This is Part 8 of Rappler’s World Cup 2022 series.
- Part 1: Group of Underdogs
- Part 2: Group of War
- Part 3: Group of Living Legends
- Part 4: Group of Life after Death
- Part 5: The Hungriest Group
- Part 6: The Group So Close Yet So Far
- Part 7: The Proverbial Group of Death
Group H – Ghana, Portugal, South Korea, Uruguay
One of the matches South Korea played in the 2018 World Cup made history. With the team on the brink of first-round elimination in Russia, South Korea faced defending champions Germany in their final group match, needing to win by a margin of two goals in order to stay alive, and Mexico needed to beat Sweden in the other game for the Asian representatives to go through to the next round.
The match was later hailed as the “Miracle of Kazan,” so you can extrapolate what the result was. However, South Korea still got eliminated because Sweden ended up beating Mexico. Still, this historic victory has helped to catalyze South Korean determination.
Now on their 10th consecutive World Cup, the Warriors of Taegeuk are led by no less than Son Heung-Min, who has been trailblazing for Asia through the Premiere League with Tottenham for the last eight seasons, winning awards and achieving levels of success only less than a handful of Asian players have reached in Europe.
The generation Son leads may have the best chance of getting past a statistically dismal history at the World Cup.
Out of the 34 matches South Korea has contested, they have won only six, drawing nine and losing 19 to compile an embarrassing -36 goal deficit. This includes the seven matches they hosted in 2002 when they reached the semifinals, the one and only time an Asian country has gotten that deep.
Since then, South Korea has not produced back-to-back World Cup wins.
Uruguay, meanwhile, is lead by one of this tournament’s numerous star strikers Luis Suarez, who bit himself into World Cup infamy in 2014 when he sank his incisors into Italian defender Giorgio Chiellini’s shoulder in a critical group stage match, his third such incident for which he was suspended by FIFA.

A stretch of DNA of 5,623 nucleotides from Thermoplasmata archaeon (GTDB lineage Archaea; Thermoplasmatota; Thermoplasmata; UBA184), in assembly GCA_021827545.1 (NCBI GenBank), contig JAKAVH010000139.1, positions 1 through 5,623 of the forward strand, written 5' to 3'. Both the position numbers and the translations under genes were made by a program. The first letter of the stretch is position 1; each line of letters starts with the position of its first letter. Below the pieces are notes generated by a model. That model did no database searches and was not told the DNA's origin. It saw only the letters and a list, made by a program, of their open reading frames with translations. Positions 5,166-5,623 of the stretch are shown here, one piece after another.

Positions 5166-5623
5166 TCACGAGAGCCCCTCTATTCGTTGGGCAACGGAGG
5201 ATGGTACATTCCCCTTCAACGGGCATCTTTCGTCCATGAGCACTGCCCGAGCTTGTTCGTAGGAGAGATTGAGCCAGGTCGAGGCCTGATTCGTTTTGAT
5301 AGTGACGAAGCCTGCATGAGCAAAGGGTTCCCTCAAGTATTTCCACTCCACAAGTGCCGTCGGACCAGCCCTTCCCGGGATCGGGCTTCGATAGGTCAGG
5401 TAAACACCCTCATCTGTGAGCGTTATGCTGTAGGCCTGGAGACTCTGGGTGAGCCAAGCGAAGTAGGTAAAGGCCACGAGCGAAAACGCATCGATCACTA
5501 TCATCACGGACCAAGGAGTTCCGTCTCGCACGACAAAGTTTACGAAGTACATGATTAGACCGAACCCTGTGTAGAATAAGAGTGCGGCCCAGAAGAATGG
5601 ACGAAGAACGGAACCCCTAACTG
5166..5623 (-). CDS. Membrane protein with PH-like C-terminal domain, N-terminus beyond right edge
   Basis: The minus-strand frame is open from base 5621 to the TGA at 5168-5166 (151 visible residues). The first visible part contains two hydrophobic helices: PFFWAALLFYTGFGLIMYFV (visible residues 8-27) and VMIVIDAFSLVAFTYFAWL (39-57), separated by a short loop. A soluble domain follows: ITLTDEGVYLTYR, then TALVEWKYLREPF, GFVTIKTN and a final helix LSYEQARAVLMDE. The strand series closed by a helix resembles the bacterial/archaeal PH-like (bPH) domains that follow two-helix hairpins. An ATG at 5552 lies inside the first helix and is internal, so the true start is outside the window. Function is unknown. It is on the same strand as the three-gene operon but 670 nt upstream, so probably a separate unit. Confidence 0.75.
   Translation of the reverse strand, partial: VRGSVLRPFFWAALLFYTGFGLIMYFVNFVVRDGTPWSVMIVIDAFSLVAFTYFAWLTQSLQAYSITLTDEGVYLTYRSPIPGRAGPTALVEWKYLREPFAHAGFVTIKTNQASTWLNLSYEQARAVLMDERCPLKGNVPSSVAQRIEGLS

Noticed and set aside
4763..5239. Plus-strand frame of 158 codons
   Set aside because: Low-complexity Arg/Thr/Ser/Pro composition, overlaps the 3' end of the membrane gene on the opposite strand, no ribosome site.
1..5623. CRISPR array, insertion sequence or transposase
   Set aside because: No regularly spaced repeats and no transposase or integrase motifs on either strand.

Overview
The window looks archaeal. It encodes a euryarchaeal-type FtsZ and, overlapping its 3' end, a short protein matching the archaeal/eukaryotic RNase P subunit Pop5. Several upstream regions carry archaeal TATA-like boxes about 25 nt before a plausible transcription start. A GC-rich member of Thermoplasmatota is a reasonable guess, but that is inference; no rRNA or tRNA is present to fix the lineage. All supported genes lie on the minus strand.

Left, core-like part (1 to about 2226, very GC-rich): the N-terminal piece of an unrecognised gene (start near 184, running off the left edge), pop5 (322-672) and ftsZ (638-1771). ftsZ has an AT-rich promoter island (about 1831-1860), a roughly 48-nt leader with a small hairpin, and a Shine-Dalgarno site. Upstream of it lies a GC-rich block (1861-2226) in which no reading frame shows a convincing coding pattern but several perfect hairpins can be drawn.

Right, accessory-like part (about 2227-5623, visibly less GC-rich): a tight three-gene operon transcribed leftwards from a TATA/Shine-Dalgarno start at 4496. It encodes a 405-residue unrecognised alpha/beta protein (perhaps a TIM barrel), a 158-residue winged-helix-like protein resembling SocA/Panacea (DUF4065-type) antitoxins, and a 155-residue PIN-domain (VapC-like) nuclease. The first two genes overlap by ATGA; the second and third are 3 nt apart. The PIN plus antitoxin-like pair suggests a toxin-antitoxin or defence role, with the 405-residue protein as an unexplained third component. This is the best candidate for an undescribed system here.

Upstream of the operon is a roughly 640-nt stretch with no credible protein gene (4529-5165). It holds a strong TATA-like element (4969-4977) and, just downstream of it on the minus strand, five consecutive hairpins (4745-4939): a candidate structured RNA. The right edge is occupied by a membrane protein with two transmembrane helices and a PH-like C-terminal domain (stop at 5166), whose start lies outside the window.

Uruguay’s star-studded generation who took the South American powerhouse into the knockout stage for three consecutive World Cups are all upwards of 35 years old.
Suarez and Edinson Cavani, their two current leading scorers, and defender Martin Caceres of LA Galaxy are all 35 years old. Captain Diego Godin and keeper Fernando Muslera are 36.
Uruguay managed to finish the South American qualifying campaign with these guys by winning just eight of their 18 games. Whether they still have the teeth to get it done will be acutely tested by a South Korean squad on a roll.
Nine-time African Cup of Nations finalists Ghana entered this tournament as the bottom seed. But don’t let Ghana’s No. 61 ranking fool you. The Black Stars’ roster is stacked with players based in the big leagues. All but four are under contract in Europe, with a couple of them of heroic pedigree.
This will be striker Jordan Ayew’s second time around in the World Cup. The son of the legendary Abedi Pele who captained the Ghanaian national team to Cup of Nations glory, Ayew has continued his father’s legacy of success in Europe, winning the Ligue 1 title once and the Coupe de la Ligue three times with Marseille.
Now in his ninth season in the English Premiere League, Ayew is the current Ghanaian second-leading scorer among active players, tied with his father’s total at 19 goals.
The top goal-scorer on the current national team is Jordan’s older brother André, who is also Ghana’s most capped player.
Now with Al Sadd in the Saudi top flight, André made his mark in Europe, with six seasons at Marseille, winning two Coupes de la Ligue with his brother.